Hi, Adam and folks, I had a few one imperial gallon flagons without stoppers, and some fairly large screw-top jars with lids that were going rusty. By lookingMessage 1 of 7 , Apr 30, 2011View SourceHi, Adam and folks,
I had a few one imperial gallon flagons without stoppers, and some fairly large screw-top jars with lids that were going rusty.
By looking around at garage/yard sales and opportunity shops-
( Do you call them that in America?
They sell second-hand clothes and household stuff.For charities.)
-I have found a lot of smallish ceramic pots with corks (say less than two inch to a bit over four inch), from 50 cents to a dollar twenty-five each.
Put the crock aside in case I need it one day (I never will...) and spend a little time on the cork with a rasp (gently lest it break, these are not the highest quality cork but they are fine for this) and I have my stoppers.
--- In firstname.lastname@example.org, Adam Fordham <bluwater2828@...> wrote:
> <p>I've heard well read good and bad about small barrels. You can purchase them from online brewshops. I use 1 gallon glass jugs. I open the tops and air them once a month.<br></p>
> <p>Sent from Yahoo! Mail on Android</p>
Iker, A lot depends on what kind of rum you re looking to make. I tend toward strong-flavored dark sipping rums, so I age in glass (carboys for 2 gallons ifMessage 2 of 7 , May 1, 2011View SourceIker,
A lot depends on what kind of rum you're looking to make. I tend toward strong-flavored dark sipping rums, so I age in glass (carboys for 2 gallons if you want it all in the same container...otherwise 2 glass gallon jugs) with toasted oak sticks, at about 65% ABV, until I've got the oak flavor developed, and than I add home-made caramel and a bit of vanilla to taste and color. What I'm shooting for is a bit like Zaya, a Trinidad sippin' rum, but with stronger rum flavor.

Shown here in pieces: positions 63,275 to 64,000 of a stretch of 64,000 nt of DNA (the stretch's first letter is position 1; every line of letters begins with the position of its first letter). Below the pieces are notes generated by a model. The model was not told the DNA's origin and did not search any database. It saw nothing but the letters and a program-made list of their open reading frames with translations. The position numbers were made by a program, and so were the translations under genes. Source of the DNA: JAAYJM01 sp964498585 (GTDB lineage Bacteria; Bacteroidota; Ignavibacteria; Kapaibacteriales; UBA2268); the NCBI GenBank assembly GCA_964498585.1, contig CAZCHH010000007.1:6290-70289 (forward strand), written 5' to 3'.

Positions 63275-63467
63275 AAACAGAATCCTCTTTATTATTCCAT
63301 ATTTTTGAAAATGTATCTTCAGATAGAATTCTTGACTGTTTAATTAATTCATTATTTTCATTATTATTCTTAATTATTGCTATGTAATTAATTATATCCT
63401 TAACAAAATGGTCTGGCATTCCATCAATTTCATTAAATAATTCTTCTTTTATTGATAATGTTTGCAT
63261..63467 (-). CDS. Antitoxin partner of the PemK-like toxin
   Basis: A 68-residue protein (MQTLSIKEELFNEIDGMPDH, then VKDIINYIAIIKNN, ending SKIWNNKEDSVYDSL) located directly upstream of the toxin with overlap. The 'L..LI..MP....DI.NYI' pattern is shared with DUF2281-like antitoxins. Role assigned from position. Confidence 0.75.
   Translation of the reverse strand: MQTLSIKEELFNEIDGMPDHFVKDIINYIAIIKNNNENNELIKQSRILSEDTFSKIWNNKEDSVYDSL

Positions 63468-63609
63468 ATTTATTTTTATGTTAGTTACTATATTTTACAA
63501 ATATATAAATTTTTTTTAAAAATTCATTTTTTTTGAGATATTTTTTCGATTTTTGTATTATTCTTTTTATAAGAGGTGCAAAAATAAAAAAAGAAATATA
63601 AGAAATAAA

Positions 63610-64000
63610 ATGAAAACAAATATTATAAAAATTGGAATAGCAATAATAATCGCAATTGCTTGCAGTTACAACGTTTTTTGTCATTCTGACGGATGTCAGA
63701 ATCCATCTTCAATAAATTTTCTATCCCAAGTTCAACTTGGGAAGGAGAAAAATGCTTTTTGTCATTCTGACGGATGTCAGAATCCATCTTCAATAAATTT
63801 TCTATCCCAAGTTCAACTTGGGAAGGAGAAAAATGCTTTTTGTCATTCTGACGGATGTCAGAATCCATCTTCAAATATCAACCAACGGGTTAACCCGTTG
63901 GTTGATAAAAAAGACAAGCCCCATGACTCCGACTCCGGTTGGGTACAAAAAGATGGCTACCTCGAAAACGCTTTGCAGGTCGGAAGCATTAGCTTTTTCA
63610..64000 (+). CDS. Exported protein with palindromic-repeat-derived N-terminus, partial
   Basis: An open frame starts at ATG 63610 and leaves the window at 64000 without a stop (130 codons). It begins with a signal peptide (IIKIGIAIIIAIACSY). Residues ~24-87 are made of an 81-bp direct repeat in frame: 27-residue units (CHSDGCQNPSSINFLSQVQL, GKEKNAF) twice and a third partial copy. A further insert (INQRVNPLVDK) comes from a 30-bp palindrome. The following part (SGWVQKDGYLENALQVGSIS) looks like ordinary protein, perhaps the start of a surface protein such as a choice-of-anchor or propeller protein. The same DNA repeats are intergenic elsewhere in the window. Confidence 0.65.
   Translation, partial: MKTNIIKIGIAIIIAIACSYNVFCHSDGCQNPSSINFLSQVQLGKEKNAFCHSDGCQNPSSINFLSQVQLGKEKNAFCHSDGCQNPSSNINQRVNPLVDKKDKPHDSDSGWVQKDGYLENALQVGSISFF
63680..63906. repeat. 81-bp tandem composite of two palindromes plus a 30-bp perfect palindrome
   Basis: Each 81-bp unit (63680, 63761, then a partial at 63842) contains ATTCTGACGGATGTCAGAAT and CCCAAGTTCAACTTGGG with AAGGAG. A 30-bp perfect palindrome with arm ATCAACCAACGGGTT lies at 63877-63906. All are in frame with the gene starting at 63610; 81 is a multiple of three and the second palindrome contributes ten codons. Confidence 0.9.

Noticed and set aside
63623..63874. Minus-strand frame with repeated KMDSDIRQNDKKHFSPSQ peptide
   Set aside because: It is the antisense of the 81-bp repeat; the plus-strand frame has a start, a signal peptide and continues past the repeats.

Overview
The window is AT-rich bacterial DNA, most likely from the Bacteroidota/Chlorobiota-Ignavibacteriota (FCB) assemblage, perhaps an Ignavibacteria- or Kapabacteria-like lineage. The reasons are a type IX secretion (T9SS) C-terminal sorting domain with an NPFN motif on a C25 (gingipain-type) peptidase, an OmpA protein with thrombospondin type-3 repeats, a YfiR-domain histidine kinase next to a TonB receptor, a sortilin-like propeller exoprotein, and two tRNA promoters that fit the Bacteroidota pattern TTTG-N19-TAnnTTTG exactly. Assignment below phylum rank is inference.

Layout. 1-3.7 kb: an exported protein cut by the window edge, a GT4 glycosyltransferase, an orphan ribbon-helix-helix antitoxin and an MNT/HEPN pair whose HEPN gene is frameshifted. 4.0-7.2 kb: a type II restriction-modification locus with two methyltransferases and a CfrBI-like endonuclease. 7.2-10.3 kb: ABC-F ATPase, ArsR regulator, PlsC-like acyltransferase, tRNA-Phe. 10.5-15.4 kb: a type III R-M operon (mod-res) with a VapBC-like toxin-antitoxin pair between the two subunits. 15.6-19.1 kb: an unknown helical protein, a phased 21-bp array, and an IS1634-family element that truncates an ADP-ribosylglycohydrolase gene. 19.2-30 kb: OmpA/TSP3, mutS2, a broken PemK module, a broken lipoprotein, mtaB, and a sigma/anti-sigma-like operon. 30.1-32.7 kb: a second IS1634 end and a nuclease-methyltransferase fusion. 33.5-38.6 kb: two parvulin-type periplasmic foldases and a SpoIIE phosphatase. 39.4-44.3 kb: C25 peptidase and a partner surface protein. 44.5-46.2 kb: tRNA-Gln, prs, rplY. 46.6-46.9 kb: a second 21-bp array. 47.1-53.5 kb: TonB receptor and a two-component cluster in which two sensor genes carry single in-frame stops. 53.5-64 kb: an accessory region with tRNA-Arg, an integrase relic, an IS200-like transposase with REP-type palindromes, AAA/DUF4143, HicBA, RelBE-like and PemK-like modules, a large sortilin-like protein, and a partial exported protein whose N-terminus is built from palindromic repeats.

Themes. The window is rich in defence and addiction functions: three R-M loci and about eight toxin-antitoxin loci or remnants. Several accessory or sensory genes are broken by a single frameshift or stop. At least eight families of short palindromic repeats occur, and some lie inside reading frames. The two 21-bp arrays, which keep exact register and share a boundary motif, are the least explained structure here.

You'll probably want a different rum, so decide what you want, and find out how it's made. It'll be easier to match the aging process than some of the distilling processes, so aging will be your handiest tool. Once you find out what you like, read everything you can find from Alex Castillo and Harry. Then buy a bottle of whatever commercial rum you want to duplicate, and then start sipping, comparing, and tuning your process and recipe.
It's hard work but somebody's got to do it.
Zymurgy Bob, a simple potstiller
--- In email@example.com, "Iker" <Grandview06@...> wrote:
> We made about 2 gallons of rum and I would like to age it all together what type of vessel would work for ageing and would I want to dilute this first?
> Thanks, Iker